THEATRE / The London Fringe: Best left unsaid

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The Independent Culture
In the last few years, Ludwig Wittgenstein's position as one of the most influential philosophers of the 20th century has been complemented by a new status as artistic shorthand, and even straightforward substitute, for rigorous intellectualism. And a playwright who actually shoves the name up there in the title is really aiming to grab the intellectual high ground.

Whether Dic Edwards succeeds is, to be honest, not at all easy to tell: Wittgenstein's Daughter, at the White Bear in Kennington, has moments of humour and power, but overall its main effect is pure bafflement.

Alma, the heroine of the title, walks out on her marriage to a French fascist and sets out to discover her supposed roots in Cambridge. There her father's ghost, disguised in bandages, tries to persuade her that she really is his daughter, although there is no mention of her or her mother in his biographies. The truth is that Alma is not his daughter: he is only worried about his posthumous reputation, unaware that we all know by now that he was homosexual.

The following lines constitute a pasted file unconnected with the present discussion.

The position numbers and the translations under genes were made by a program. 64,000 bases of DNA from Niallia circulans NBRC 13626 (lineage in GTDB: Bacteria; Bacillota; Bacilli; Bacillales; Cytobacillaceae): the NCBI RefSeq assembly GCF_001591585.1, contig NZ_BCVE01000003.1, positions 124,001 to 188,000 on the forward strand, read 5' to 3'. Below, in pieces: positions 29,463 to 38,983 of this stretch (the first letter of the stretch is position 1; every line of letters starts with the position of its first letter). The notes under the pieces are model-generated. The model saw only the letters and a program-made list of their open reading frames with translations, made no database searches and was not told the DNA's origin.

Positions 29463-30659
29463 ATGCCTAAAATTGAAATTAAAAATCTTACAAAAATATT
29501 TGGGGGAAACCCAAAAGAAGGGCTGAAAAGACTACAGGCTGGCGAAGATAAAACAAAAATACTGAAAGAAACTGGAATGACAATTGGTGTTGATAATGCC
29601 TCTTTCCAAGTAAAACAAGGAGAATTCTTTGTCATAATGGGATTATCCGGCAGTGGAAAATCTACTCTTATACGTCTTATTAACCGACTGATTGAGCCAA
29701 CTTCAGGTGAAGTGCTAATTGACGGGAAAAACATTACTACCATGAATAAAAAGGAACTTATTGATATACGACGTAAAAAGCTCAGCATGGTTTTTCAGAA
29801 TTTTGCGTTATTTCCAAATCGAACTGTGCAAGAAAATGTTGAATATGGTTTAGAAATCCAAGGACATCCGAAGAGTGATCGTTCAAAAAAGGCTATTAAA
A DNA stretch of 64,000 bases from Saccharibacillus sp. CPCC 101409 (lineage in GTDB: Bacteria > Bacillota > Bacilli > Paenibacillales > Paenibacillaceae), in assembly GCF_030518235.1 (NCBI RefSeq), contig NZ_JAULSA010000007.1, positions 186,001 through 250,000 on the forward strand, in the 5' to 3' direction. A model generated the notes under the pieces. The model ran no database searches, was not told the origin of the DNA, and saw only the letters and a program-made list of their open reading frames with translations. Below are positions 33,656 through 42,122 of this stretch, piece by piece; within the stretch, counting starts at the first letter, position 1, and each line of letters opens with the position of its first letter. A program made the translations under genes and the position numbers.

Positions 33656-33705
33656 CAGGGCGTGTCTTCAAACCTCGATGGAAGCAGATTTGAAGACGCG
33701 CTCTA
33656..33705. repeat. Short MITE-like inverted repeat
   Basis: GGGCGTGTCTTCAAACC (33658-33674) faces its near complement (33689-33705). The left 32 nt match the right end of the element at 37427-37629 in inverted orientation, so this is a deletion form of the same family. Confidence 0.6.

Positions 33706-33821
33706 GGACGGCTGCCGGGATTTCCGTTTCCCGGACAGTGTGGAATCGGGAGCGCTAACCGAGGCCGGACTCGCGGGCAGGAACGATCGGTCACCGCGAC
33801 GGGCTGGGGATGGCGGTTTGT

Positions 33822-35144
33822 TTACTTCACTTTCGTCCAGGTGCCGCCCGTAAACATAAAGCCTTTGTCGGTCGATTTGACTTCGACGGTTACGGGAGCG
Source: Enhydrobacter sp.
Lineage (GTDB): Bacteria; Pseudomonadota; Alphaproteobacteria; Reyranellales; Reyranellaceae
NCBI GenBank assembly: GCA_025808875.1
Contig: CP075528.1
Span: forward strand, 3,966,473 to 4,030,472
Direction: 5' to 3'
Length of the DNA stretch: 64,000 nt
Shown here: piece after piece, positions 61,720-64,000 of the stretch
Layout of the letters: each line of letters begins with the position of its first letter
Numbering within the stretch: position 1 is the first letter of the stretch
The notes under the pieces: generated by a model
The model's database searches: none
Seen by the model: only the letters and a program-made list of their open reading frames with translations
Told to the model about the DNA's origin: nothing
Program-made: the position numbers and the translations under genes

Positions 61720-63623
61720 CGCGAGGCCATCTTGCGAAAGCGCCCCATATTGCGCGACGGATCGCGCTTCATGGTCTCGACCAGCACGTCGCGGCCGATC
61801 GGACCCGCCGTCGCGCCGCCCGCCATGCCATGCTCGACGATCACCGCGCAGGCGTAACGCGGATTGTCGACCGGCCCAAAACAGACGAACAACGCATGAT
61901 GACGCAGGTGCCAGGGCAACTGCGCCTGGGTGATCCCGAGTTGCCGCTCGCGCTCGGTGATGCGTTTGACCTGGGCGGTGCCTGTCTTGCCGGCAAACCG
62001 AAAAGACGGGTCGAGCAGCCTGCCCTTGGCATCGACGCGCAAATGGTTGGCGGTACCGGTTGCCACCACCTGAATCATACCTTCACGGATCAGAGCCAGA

The playwright's name and post mortem presence are a red herring; Edwards says, in his notes on the play, that it is not about philosophy at all. It's harder to say what it is about, though. The subtitle, 'Scenes from the End of History', implies that it is partly about our relationship with history - Alma's attempt to reclaim her past, Wittgenstein's attempt to change his, resonate with her husband's pretence that the Holocaust never happened.

In his notes Edwards makes a distinction between 'apparent' language and the human language that underlies it - which I take to mean the difference between what we say and what we mean. But here, the difficulty is that Edwards has chosen a dramatic language largely inaccessible to the outsider, with the effect that the denouement - in which Alma goes into labour lying on a pile of Wittgenstein's bones - feels pointless. Robyn Moore's over-emoting Alma doesn't help, although there is a lot of pleasure in some of the other acting.

The suppression of history and homosexuality is also a central theme of Bligh: Rum, Sodomy and the Lash?, at the Etcetera in Camden. Godfrey Jackman's one-man play is an apologia for the captain of HMS Bounty, in which his tyrannical behaviour is presented as a reaction to an unhappy, repressed passion for Fletcher Christian. Put like that, it sounds silly, and indeed the sexuality is implausibly presented - the climactic seduction scene is riddled with Mills & Boon cliches. But that's unimportant set against the powerful evocation of the punishing detail of 18th-century naval life, and Jackman's own dignified and unaffected performance.

'Wittgenstein's Daughter', White Bear, London SE11 (071-793 9193); 'Bligh', Etcetera Theatre, London NW1 (071-482 4857).

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